I needed to know what the following means, from my Trustee’s Deed Upon Sale … specifically the last part that reads “as Trustee for Mastr Adjustable Rate Mortgages 2004-15, Mortgage Pass-Through Certificates, Series 2004-15“. JP Morgan Chase was my Lender prior to my last re-fi in September 2004, which was done thru RBC Mortgage Company [as listed on my Deed of Trust as my Lender]. The Bank of New York I’m assuming is/was my Lender after my payments began going to GMAC [as their service provider] in December of that same year. That being said, they “skipped” a link in the chain [RBC Mortgage Company] … which I do not think they can deny or get around. They never recorded an Assignment to that effect. Except … that last section, specifically “Mortgage Pass-Through” has me a bit concerned. Is that trying to establish a link directly from JP Morgan Chase Bank to The Bank of New York ?? On my Public Records, the transactions shows myself as the Grantor, and RBC MTG CO. and also MERS as the Grantees. Trustee’s Deed Upon Sale doc attached.
The Bank of New York Trust Company, N.A., as successor-in-interest to JP Morgan Chase Bank, N.A., f/k/a JP Morgan Chase Bank, as Trustee for Mastr Adjustable Rate Mortgages Trust 2004-15, Mortgage Pass-Through Certificates, Series 2004-15“.


Interesting questions posed by this. First the conveyance without covenant or warranty which makes it what we call a quit-claim deed in Florida. It conveys whatever interest the grantor has but does not guarantee that the grantor has any interest. This in itself means that the parties understand that there could be a title issue. The fact that the full amount was paid is also suspicious. Why would anyone pay 100 cents on the dollar for this mortgage and note. Even in a normal market, there would be some variance up or down. Watch out for the word “lender”. The “lender” is the one who lent you the money at the loan closing. In fact, the lender on your paperwork is a pretender lender whose name and charter was borrowed or rented by an undisclosed party for an undisclosed fee (both of which are TILA violations). Any subsequent party claiming an interest in the mortgage, note or property would be called something else. If someone claims to have ownership of the note they are called the holder. If they claim to have ownership of the note free and clear of any defenses, then they claim they are a holder in due course.

But here is the rub — by the very nature of the way they “pooled” these notes, the note lost its individual identity under the express terms of the pooling and services agreement (something that Carol Asbury noted before I did). What that means is that the revenue from the note was made part of a larger promise to pay, under which the payments under one note could be effectively applied to another note where the payment was not made. This was even more expressly provided when the pool was assigned in different parts to the Special Purpose Vehicles, that issued certificates to investors in which the investors thought they were buying triple AAA cash equivalent securities backed by mortgages and notes that were, according to the sellers of the certificates negotiable.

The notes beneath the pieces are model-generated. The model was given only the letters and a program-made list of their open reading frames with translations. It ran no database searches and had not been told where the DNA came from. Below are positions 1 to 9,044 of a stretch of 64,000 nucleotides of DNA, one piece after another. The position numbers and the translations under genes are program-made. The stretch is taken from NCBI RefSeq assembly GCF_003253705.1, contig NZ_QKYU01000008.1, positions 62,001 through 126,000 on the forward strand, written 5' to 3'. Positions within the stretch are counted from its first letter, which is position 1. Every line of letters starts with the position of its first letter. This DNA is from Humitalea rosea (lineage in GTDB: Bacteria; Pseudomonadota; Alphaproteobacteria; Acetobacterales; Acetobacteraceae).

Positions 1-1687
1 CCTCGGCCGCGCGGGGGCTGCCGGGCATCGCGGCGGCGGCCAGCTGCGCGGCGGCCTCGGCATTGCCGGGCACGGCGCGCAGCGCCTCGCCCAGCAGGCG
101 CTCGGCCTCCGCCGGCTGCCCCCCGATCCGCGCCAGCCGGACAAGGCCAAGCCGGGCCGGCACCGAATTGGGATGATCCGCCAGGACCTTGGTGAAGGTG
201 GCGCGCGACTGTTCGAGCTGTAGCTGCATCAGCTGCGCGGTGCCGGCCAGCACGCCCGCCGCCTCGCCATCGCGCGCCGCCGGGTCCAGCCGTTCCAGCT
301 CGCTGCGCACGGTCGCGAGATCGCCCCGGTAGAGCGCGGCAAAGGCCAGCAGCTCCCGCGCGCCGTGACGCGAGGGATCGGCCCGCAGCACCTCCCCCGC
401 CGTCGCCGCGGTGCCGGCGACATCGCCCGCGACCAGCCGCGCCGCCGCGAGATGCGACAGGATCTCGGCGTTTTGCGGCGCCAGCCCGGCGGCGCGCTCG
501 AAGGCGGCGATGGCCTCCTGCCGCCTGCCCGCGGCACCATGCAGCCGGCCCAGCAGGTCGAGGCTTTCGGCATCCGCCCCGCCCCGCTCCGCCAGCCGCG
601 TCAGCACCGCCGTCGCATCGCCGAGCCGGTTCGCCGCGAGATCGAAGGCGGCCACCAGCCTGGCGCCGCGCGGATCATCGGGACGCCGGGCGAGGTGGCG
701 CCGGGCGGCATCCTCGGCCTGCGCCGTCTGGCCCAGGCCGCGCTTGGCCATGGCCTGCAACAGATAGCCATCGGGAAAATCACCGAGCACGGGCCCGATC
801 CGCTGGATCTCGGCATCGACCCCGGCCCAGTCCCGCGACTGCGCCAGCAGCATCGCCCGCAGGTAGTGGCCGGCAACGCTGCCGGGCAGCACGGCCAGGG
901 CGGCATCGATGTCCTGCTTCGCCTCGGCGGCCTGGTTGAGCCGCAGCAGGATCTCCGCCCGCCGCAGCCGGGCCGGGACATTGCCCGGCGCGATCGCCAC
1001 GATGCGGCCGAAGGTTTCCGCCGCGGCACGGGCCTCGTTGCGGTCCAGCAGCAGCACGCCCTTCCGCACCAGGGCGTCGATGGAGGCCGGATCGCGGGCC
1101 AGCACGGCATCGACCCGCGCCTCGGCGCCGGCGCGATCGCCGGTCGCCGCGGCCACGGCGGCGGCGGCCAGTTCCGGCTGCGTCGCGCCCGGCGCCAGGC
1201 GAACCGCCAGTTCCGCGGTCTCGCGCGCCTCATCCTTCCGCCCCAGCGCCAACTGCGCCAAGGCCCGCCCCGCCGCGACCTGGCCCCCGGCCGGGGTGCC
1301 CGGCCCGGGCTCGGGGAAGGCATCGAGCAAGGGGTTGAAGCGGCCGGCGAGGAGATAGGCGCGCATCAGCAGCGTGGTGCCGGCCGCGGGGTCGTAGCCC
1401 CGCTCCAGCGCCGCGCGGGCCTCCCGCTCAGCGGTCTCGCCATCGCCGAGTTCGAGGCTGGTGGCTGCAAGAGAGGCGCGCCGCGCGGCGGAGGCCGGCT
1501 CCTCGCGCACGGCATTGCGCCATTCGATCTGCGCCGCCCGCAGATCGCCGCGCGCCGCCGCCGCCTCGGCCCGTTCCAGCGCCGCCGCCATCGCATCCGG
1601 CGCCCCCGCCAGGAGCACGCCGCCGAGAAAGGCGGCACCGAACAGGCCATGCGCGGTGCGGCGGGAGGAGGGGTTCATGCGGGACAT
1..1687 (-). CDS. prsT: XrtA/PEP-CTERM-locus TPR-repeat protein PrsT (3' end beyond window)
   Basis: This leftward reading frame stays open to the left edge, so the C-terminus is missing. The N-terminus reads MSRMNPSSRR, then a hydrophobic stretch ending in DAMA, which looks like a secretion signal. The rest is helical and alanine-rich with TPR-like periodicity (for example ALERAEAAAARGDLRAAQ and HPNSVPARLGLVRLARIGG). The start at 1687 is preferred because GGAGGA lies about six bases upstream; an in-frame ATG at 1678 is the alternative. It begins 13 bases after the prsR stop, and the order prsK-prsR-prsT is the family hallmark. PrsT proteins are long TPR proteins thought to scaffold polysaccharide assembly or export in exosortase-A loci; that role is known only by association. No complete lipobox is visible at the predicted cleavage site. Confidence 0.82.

But a negotiable note is ONLY a note where there is an unconditional promise to pay. The pooling with the aggregator, the placement of parts of the pool into tranches (divisions) of the SPV (corporation that issued the certificates of mortgage backed securities). In this case the obligation was created by the funding of the loan. The source of the loan was an undisclosed party. That party was calling the shots, including the terms of the note that it needed to justify the presale (selling forward, which means selling what you don’t have “yet”) of the asset backed securities. With the pooling agreement at the aggregator (loan wholesaler) level combined with the re-pooling at the SPV level the note was converted from an unconditional promise to pay to a conditional promise to pay — i.e., if you didn’t pay your note, it is quite possible that a third party could and in fact did pay part or all of the payments or the principal of your note. The presence of insurance, credit default swaps, bailouts from the U.S. Treasury and Federal reserve indicate that the only party who could possibly claim to be holder in due course has been paid in part or in full and yet they continue to foreclose on property — hence the term “Fraudclosure.”

You are therefore left with two extremely high probabilities to the point of being, in my opinion, virtually certain: (1) the named lender on your loan documents was paid in full contemproaneously with your loan closing and (2) the note was negotiated despite the fact that it was non-negotiable. This leaves the “lender” on your closing documents in the position of (a) having been paid in full and probably not even taking the loan on is balance sheet and (b) lacking an argument that it “negotiated” (Sold) the note to a third party. If the note was not sold and the lender received payment in full, neither the obligation nor the security (mortgage) exists by operation of law entitling the homeowner to file a lawsuit to quiet title on his property.

For those claiming the homeowner is seeking a windfall — that isn’t true. The homeowner admits to signing a note but is merely saying that the party claiming rights to foreclose, and any party acting in furtherance of that claim is acting ultra vires (without authority, right, or justification). To do otherwise would cause the unjust enrichment of a party seeking to obtain ownership of property despite the fact that the party seeking foreclosure has already been paid in full, plus fees. Which is the windfall — a homeowner who got hoodwinked by deceptive and predatory lending practices or a thief who already got paid and now wants the property too?

And from Cesar Silvas: